“Our government’s response to Hurricane Katrina has been a national shame,” said Edwards. “But while our government continues to fail the people of New Orleans, the American people continue to take action to help rebuild. As president, I will make sure that our government does everything in its power to help New Orleans recover. We are not the country of the Superdome in New Orleans after Katrina. We can prove it by fulfilling our moral responsibility to get New Orleans back on its feet.”
Edwards has visited New Orleans several times to help with rebuilding efforts. He announced his candidacy for president in New Orleans in December 2006. In the spring of 2006, he took 700 college students to the area to help rebuild.
Edwards’ new proposals address the health care crisis and spur economic growth in the health care sector, make the streets safe with a surge of federal resources, bring back residents by fully funding the Road Home program and addressing rental housing needs, hold government and private contractors accountable for waste, fraud and abuse, put someone in charge of federal recovery and rebuilding efforts and with “Brownie’s Law,” make sure political appointees at agencies like FEMA are actually qualified for the jobs to which they are appointed.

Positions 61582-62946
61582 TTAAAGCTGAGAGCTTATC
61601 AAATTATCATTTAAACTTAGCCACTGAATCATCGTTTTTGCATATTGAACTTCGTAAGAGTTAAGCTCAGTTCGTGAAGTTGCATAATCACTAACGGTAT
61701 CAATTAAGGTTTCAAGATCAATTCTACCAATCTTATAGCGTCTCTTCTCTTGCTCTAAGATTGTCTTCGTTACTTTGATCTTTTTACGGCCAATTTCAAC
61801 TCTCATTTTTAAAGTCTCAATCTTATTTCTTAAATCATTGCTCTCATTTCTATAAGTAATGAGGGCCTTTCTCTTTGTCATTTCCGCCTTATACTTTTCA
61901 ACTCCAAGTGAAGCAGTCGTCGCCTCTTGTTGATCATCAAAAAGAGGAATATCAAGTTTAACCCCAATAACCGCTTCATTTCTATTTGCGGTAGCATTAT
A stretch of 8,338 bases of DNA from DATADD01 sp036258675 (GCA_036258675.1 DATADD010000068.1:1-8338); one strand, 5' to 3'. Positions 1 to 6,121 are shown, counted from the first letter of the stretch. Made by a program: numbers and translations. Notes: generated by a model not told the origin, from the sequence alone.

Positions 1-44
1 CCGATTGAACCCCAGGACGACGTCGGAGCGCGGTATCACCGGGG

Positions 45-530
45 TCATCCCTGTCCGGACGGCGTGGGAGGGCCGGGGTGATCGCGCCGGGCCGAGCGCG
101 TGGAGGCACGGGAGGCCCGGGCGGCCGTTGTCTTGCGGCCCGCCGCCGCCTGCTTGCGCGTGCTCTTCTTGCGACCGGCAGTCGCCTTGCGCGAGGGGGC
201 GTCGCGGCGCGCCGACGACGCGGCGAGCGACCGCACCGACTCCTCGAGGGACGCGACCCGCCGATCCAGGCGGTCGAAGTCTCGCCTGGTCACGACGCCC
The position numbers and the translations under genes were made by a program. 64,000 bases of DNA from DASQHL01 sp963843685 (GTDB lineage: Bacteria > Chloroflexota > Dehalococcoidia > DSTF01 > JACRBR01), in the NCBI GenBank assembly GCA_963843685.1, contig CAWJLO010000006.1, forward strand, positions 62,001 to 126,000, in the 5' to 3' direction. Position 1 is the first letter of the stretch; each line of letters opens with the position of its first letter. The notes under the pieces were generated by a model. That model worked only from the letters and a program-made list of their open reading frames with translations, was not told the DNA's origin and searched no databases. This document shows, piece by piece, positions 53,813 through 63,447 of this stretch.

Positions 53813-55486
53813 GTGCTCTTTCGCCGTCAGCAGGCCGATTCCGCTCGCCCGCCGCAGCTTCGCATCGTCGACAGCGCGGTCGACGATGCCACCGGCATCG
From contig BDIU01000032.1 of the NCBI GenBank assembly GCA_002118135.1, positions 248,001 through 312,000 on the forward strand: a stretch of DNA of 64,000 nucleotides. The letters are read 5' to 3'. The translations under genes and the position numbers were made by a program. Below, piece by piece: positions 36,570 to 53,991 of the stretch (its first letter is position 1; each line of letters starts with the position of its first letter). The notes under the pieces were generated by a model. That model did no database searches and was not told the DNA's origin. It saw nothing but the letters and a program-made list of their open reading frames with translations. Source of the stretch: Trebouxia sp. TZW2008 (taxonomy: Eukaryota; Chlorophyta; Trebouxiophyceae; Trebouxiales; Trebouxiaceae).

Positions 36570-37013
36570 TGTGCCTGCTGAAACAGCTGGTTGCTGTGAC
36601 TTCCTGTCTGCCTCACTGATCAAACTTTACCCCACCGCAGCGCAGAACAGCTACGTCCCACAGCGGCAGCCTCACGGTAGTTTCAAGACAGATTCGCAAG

As president, Edwards will help New Orleans get back on his feet by:
- Addressing the nursing shortage and supporting the proposed biomedical corridor: Edwards will invest in nursing school capacity, offer up to full scholarships for nurses who commit to working in New Orleans and improve working conditions to keep nurses from leaving and to bring more back. Expanding nursing education programs will ensure access to health care while helping fuel development of the proposed biomedical corridor.
- Providing new resources to make the city’s streets safe: Edwards will provide funding federal funding for 500 new officers, and help the local law enforcement recruit returning skilled Iraqi veterans. Edwards will pay for the new law enforcement initiatives with an aggressive prosecution initiative to recover money from private contractors that used crony connections to secure Katrina/Rita recovery contracts and then ripped off taxpayers.
- Fully funding the “Road Home”: Edwards is calling on Congress and the President to keep their promises and help make up the $3 billion difference to people of the Gulf to “do what it takes” to help rebuild the region by bringing back residents while creating good renovation and home repair jobs.
- Putting someone in charge: Edwards will appoint a Chief Recovery Officer to channel presidential leadership, ensure accountability, cut red tape and deliver results for the people of the Gulf Coast.
- Appointing a Special Gulf Coast Inspector General: Edwards will appoint a Special Inspector General with subpoena power to offer the public a full accounting of recovery spending at every level of government and investigate irresponsible contractors, referring fraud for aggressive prosecution by the Justice Department.